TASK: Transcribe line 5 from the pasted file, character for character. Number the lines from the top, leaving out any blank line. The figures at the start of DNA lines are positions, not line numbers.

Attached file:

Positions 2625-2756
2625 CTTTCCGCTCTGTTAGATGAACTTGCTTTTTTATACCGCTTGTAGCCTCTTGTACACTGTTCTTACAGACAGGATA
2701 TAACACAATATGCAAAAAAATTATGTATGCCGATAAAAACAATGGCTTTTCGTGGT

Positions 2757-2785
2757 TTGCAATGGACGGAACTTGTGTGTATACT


2757 TTGCAATGGACGGAACTTGTGTGTATACT